"'Stay, Jeanne, stay!'

"'Let me go, sir!'

"'No, hear me first; this is some horrible mistake. I swear'

"At this moment a high-pitched voice was heard on the staircase.

"'Well, George, how much longer are you going to keep me?'

"Dufilleul suddenly lost countenance and dropped Mademoiselle Charnot's hand.

"The young girl bent over the banisters, and saw, at the bottom of the staircase, exactly underneath her, a woman looking up, with head thrown back and mouth still half-opened. Their eyes met. Jeanne at once turned away her gaze.

"Then, turning to Madame Plumet, who leaned motionless against the wall:

"'Come, Madame,' she said, 'we must go and choose a hat.' And she closed the dressmaker's door behind her.

"This, my friend, is the true account of what happened in the Rue Hautefeuille. I learned the details from Madame Plumet in person, who could not contain herself for joy as she described the success of her conspiracy, and how her little hand had guided old Dame Fortune's. For, as you will doubtless have guessed, the meeting between Jeanne and her lover, so dreaded by the framemaker, had been arranged by Madame Plumet unknown to all, and the damning inscription was also in her handwriting.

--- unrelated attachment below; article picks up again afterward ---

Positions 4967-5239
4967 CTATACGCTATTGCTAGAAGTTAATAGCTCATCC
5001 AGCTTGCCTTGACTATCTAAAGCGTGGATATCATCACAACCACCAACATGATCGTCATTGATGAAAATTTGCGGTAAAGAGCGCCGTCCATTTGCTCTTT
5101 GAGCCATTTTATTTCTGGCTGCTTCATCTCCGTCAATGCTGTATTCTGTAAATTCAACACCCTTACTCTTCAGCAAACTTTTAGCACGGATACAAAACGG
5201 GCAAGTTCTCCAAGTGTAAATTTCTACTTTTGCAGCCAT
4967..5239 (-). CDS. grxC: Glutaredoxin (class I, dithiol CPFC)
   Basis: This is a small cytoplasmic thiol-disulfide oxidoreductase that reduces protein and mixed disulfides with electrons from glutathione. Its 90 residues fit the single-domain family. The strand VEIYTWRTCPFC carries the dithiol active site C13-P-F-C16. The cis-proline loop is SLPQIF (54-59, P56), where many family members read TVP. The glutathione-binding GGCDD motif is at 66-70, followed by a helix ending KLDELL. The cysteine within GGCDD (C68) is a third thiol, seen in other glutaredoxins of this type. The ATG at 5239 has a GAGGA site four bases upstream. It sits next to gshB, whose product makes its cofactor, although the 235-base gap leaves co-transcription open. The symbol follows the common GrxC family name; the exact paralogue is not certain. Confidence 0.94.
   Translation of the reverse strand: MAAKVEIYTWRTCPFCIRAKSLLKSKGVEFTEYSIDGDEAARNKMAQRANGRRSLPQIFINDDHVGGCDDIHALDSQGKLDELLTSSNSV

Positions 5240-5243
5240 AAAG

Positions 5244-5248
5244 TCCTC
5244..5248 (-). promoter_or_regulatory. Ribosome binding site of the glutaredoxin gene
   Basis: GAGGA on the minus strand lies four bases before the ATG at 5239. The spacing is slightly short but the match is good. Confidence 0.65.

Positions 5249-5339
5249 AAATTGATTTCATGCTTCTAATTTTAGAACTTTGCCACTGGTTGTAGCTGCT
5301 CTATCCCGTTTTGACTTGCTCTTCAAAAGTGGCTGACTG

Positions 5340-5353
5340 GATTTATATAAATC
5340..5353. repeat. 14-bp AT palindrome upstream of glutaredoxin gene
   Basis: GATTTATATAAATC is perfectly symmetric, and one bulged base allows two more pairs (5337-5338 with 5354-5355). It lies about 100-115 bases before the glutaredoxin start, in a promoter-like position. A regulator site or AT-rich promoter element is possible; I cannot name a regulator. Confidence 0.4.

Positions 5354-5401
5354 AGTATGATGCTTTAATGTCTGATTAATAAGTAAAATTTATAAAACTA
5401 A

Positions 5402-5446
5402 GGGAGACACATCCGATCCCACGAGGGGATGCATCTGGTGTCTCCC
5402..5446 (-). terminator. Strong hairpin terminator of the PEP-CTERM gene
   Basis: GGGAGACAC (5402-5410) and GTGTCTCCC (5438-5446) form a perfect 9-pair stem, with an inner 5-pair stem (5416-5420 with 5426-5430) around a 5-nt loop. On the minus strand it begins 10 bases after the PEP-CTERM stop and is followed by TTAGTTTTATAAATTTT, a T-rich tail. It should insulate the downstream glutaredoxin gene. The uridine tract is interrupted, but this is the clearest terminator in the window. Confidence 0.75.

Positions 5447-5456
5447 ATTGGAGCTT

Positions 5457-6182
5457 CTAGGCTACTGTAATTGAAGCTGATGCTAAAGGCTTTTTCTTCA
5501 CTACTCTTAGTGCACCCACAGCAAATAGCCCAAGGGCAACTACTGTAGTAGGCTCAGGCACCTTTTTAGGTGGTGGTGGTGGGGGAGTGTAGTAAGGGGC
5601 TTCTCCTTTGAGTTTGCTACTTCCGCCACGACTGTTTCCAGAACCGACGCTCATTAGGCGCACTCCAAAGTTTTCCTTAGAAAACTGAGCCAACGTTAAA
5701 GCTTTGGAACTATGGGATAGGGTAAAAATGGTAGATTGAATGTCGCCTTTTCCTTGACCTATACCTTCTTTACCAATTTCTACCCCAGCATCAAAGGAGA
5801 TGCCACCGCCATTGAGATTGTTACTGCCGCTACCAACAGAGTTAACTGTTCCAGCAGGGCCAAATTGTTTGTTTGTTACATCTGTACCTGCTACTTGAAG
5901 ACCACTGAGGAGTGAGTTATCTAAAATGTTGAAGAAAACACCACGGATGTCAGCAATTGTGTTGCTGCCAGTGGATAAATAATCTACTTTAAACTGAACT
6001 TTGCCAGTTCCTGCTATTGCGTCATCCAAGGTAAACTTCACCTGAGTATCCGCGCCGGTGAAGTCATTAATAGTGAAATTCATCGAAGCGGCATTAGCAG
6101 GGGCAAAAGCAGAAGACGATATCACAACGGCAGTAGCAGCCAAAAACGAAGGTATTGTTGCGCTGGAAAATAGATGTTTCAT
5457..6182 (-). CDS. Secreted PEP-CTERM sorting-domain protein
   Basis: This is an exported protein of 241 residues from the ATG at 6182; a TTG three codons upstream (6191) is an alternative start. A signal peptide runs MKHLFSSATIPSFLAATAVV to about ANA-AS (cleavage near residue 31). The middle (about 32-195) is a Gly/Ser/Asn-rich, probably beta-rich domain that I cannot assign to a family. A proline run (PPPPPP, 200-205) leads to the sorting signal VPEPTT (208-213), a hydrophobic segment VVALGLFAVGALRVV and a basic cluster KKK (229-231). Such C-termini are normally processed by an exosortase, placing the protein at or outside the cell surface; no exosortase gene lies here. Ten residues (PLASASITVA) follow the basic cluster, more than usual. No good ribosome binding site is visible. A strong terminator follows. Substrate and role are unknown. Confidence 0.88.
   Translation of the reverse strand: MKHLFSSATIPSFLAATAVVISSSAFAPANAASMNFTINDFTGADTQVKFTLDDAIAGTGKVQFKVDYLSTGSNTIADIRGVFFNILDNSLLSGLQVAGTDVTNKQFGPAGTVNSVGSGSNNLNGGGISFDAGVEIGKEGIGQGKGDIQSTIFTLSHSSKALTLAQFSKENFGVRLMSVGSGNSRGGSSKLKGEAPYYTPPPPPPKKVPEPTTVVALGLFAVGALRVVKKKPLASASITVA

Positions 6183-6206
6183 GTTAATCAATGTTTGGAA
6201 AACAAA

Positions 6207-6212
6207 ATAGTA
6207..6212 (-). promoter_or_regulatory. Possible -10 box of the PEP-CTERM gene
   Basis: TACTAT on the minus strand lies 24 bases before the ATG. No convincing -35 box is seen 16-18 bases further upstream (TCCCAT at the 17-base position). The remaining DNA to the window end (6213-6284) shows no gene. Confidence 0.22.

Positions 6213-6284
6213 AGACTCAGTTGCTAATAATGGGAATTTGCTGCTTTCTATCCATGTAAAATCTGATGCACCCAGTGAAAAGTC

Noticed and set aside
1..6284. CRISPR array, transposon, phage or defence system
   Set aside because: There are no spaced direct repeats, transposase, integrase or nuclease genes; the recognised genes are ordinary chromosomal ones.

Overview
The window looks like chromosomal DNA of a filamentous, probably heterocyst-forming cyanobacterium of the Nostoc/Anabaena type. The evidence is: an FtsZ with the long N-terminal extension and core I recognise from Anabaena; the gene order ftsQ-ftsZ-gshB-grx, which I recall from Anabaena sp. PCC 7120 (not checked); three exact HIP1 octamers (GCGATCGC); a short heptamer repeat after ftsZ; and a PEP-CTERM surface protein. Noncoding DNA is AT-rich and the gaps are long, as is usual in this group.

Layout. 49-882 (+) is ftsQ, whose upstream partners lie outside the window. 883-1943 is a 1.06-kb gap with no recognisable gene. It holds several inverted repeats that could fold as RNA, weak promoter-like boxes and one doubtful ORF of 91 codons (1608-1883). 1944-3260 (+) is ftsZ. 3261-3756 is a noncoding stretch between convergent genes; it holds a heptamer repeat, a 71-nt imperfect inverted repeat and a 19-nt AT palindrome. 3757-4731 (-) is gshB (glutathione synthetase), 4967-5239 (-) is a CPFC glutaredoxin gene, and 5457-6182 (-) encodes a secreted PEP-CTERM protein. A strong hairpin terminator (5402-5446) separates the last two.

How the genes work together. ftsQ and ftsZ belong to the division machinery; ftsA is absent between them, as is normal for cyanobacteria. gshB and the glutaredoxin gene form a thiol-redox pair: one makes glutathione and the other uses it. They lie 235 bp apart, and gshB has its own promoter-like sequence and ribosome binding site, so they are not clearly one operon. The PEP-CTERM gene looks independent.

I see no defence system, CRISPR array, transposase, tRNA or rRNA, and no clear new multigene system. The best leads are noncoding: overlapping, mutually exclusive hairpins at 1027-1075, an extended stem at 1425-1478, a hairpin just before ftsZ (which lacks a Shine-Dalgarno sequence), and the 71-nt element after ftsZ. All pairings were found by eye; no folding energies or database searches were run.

"I need not add that Mademoiselle Charnot, upset by the scene, had a momentary attack of faintness. However, she soon regained her usual firm and dignified demeanor, which seems to show that she is a woman of energy.

"But the interest of the story does not cease here. I think the betrothal is definitely at an end. A betrothal is always a difficult thing to renew, and after the publicity which attended the rupture of this one, I do not see how they can make it up again. One thing I feel sure of is, that Mademoiselle Jeanne Charnot will never change her name to Madame Dufilleul.

"Do not, however, exaggerate your own chances. They will be less than you think for some time yet. I do not believe that a young girl who has thus been wounded and deceived can forget all at once. There is even the possibility of her never forgetting--of living with her sorrow, preferring certain peace of mind, and the simple joys of filial devotion, to all those dreams of married life by which so many simple-hearted girls have been cruelly taken in.

"In any case do not think of returning yet, for I know you are capable of any imprudence. Stay where you are, examine your documents, and wait.

"My mother and I are passing through a bitter trial. She is ill, I may say seriously ill. I would sooner bear the illness than my present anxiety.

"Your friend,

"SYLVESTRE LAMPRON.

"P. S.--Just as I was about to fasten up this letter, I got a note from Madame Plumet to tell me that Monsieur and Mademoiselle Charnot have left Paris. She does not know where they have gone."